The Mind-Murders
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The Mind-Murders (Grijpstra & de Gier Mystery #8)

3.77 of 5 stars 3.77  ·  rating details  ·  139 ratings  ·  11 reviews
Suspecting a missing woman's husband of murder, two Amsterdam detectives try to locate the missing body of Mrs. Fortune, while at the same time trying to find the killer of an unidentified male stuffed in the trunk of a stolen Mercedes.
Paperback, 224 pages
Published July 1st 2003 by Soho Crime (first published 1980)
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(showing 1-30 of 212)
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Joy
Beelema's cafe is the place to meet colorful characters in the old section of Amsterdam. Police Adjutant Grijpstra and his aide Sergeant de Gier are looking for something to do over the weekend when they are attracted by a semi-riot. A man in the river is trying to hit a constable over the head with his crutch. By the time de Gier pulls him out of the river Grijpstra has learned that the seeming culprit bears the ironic name of Fortune, and there is a missing wife in the case. A fat German grumb...more
Larry
Great scene early on with the Chief inspector telling a story, but overall, I'd agree with other reviews that this entry in the series is more disjointed than the others, and at times more a farce than a mystery.
Karmen
Beelema's cafe is the place to meet colorful characters in the old section of Amsterdam. Police Adjutant Grijpstra and his aide Sergeant de Gier are looking for something to do over the weekend when they are attracted by a semi-riot. A man in the river is trying to hit a constable over the head with his crutch.



The two part story unfolds and presents wonderfully eccentric characters. The Fortunes; Titania; Zhaver ; Ásta, Karate and Ketchup and their boss. Of course then there is Beleema.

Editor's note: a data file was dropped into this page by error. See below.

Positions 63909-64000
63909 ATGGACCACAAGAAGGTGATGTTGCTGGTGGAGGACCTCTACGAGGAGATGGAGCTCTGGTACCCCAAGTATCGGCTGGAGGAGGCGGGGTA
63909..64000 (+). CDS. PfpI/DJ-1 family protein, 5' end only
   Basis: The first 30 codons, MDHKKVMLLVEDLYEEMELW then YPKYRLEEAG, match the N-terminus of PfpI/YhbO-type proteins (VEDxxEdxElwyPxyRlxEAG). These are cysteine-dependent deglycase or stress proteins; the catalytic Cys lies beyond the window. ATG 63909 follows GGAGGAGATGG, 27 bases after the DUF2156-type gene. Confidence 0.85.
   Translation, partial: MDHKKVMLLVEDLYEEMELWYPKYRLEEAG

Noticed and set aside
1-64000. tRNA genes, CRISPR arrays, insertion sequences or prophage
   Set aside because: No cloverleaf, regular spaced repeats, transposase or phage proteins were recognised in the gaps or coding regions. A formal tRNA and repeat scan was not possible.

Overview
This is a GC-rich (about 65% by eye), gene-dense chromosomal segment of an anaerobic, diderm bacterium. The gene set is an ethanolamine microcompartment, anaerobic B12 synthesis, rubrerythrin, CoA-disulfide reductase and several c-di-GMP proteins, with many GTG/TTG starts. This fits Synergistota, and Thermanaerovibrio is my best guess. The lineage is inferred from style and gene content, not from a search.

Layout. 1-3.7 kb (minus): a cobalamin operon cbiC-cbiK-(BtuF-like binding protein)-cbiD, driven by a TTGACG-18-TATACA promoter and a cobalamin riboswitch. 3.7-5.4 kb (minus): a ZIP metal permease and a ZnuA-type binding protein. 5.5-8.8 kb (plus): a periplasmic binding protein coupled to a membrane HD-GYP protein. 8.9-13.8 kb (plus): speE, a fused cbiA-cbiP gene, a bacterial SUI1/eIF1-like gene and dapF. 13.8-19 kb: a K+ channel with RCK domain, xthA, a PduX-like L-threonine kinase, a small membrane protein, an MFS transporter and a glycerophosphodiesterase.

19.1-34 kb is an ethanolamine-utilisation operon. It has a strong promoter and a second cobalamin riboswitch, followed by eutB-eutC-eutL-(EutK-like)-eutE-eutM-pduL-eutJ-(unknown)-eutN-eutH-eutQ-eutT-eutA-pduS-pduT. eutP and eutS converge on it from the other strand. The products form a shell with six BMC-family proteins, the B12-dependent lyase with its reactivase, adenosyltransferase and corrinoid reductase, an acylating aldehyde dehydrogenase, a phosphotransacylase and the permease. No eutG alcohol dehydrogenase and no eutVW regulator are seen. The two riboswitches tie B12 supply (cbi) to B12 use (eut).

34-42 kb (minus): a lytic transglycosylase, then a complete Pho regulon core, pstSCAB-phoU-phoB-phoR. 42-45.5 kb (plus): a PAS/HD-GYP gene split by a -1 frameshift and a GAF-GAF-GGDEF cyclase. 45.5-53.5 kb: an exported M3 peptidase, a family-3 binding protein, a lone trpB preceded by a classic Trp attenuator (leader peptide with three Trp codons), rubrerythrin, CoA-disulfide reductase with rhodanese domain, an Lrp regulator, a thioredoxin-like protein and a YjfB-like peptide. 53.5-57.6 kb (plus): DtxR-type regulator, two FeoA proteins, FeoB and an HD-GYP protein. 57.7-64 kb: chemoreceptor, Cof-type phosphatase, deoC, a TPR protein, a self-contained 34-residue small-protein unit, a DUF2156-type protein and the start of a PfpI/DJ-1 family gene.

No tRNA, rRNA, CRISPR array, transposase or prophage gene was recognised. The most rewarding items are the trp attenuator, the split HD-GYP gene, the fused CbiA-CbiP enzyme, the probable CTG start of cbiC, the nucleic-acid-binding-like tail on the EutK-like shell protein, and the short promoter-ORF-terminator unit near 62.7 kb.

Lynne-marie
Not, in my opinion, up to the usual level of this author's high level of performance. What I refer to is the disconnected and rather lackadaisical proceeding of the book. I must say that de Gier and Grijpstra don't always follow the straightest path to apprehending a criminal, but in this case the book itself seems to lack coherence. There are great parts, especially in the setting up of the crime and the perceiving it AS a crime, but the low comedy get in the way a lot and we are certainly in n...more
Dave
Van de Wetering wrote a number of police procedurals based in the Netherlands and they are all wonderful. The two main police characters exemplify police attitudes everywhere in the world, I guess, but are endearing and fascinating. Also, you learn alot about Amsterdam neighborhoods and the hinterlands too. Some of his books are set in other countries, like Japan and the US (Maine) with the same main characters. They are all super.
R. Ellis
The previous Grijpstra and de Gier novels were excellent. However, this one was WAY too dreamlike for my liking. I'm aware that van de Wetering purposely used massive confusion as part of his style in Mind-Murders, but either he was unsuccessful, or I just didn't appreciate the effort. Won't stop me from reading the rest of the series though.
Tim
The fourth of Wetering's Amsterdam cops books that I have read and this one is a comedy. While the characters remain the same, the feel here is lighter and even farcical at times. Still a delight to read though and clever enough as a mystery.
bookczuk
I've read all the van de Wetering mysteries we could get our hands on, but in the pre-BookCrossing/Goodreads days. Really want to re-read, but need to get some jenever and herring in the house, first.
Jason Paulios
Just wasn't into this one. A rare misstep from the series, the main 'crimes' just weren't interesting or big enough to carry an entire novel.
Christy Young
Weird...not sure I like this author...I bought another one of his(?) books at the thrift store so I'll read that and see...
Phil
Not my fav, but those AMS cops can sure swing a wild tale.
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